- Provider states: Dynamically setting expectations on the mock server allows the use of provider states, meaning you can make the same request in different tests, with different expected responses. This allows you to properly test all the code paths in your consumer (eg. with different response codes, or different states of the resource). If all the interactions were loaded at start up from a static file, the mock server wouldn't know which response to return. See this gist as an example.
See this article.
- Pretty Awesome Contract Testing?
- Provider And Consumer Tests?
Actually, it doesn't stand for anything. It is the word "pact", as in, another word for a contract. Google defines a "pact" as "a formal agreement between individuals or parties." That sums it up pretty well.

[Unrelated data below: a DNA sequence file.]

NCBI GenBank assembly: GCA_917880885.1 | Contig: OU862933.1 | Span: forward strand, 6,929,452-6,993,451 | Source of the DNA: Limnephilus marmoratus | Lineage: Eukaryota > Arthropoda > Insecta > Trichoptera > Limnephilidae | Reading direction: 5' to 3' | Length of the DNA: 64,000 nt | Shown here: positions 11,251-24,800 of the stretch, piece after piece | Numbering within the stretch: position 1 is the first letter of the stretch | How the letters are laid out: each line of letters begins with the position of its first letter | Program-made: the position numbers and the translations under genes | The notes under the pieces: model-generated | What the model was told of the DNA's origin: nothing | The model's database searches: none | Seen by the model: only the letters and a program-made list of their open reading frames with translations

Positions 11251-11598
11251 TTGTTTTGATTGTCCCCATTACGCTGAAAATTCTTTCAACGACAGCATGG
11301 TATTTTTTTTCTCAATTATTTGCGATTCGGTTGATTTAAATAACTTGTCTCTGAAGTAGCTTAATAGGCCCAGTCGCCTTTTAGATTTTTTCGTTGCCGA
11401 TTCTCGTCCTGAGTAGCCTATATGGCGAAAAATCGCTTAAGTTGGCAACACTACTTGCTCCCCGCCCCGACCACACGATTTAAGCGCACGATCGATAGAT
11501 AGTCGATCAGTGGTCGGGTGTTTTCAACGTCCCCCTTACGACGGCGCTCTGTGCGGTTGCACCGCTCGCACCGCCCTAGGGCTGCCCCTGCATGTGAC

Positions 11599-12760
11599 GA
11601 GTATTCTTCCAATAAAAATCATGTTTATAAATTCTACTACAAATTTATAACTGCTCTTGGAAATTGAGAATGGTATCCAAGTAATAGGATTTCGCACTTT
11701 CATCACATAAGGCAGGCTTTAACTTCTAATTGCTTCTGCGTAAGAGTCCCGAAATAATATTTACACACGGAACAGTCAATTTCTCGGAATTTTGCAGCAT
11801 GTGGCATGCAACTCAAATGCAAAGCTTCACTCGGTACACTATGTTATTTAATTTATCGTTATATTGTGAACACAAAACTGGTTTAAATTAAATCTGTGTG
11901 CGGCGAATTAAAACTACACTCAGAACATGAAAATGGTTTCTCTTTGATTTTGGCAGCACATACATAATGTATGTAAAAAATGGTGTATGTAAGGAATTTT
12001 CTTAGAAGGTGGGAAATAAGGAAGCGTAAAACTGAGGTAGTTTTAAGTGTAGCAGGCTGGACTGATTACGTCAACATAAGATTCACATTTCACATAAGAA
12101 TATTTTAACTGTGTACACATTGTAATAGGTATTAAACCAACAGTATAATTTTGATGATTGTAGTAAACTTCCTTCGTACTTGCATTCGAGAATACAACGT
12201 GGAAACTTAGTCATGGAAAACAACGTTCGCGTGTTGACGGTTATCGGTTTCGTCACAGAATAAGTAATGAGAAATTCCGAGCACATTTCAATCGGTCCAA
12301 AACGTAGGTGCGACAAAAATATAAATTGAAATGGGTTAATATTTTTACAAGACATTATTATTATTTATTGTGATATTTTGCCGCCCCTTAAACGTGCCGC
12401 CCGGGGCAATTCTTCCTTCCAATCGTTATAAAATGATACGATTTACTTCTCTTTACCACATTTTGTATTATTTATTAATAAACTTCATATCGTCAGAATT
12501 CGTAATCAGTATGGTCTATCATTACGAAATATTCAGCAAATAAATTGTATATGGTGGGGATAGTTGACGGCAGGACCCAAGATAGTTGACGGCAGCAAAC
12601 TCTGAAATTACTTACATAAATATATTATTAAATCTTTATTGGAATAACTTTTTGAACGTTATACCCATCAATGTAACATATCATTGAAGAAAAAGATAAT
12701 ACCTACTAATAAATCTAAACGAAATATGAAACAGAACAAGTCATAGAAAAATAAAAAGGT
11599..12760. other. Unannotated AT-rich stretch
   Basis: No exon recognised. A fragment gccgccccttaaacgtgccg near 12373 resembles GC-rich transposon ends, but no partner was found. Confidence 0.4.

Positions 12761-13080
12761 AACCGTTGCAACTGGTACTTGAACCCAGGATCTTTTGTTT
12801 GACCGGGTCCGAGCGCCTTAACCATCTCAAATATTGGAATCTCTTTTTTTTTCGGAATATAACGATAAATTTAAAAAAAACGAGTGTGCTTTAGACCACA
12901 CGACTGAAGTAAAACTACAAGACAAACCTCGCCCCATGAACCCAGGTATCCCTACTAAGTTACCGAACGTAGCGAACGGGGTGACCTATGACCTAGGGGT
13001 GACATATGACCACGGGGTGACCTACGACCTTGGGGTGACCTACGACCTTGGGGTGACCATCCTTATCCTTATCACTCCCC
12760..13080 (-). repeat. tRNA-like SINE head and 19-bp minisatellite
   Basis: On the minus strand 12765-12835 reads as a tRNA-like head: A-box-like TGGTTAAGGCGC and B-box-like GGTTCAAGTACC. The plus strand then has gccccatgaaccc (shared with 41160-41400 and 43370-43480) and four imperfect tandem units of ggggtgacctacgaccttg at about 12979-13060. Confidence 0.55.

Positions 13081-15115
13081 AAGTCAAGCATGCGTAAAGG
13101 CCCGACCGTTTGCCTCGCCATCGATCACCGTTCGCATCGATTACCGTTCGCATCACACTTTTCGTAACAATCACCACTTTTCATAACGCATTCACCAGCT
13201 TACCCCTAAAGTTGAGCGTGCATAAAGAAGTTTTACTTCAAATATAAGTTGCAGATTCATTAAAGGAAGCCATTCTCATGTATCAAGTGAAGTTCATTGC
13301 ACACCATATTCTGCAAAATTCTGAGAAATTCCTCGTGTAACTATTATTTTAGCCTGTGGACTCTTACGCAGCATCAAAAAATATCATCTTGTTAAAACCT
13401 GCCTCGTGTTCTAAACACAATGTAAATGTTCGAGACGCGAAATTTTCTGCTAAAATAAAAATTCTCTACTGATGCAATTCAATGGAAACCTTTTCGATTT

Each interaction in a pact should be verified in isolation, with no context maintained from the previous interactions. Tests that depend on the outcome of previous tests are brittle and land you back in integration test hell, which is the nasty place you’re trying to escape by using pacts.
So how do you test a request that requires data to already exist on the provider? Provider states allow you to set up data on the provider by injecting it straight into the datasource before the interaction is run, so that it can make a response that matches what the consumer expects. They also allow the consumer to make the same request with different expected responses (eg. different response codes, or the same resource with a different subset of data).
If you use Pact to test a public API, the only way to set up the right provider state is to use the very API that you’re actually testing, which will make the tests slower and more brittle compared to the “normal” pact verification tests.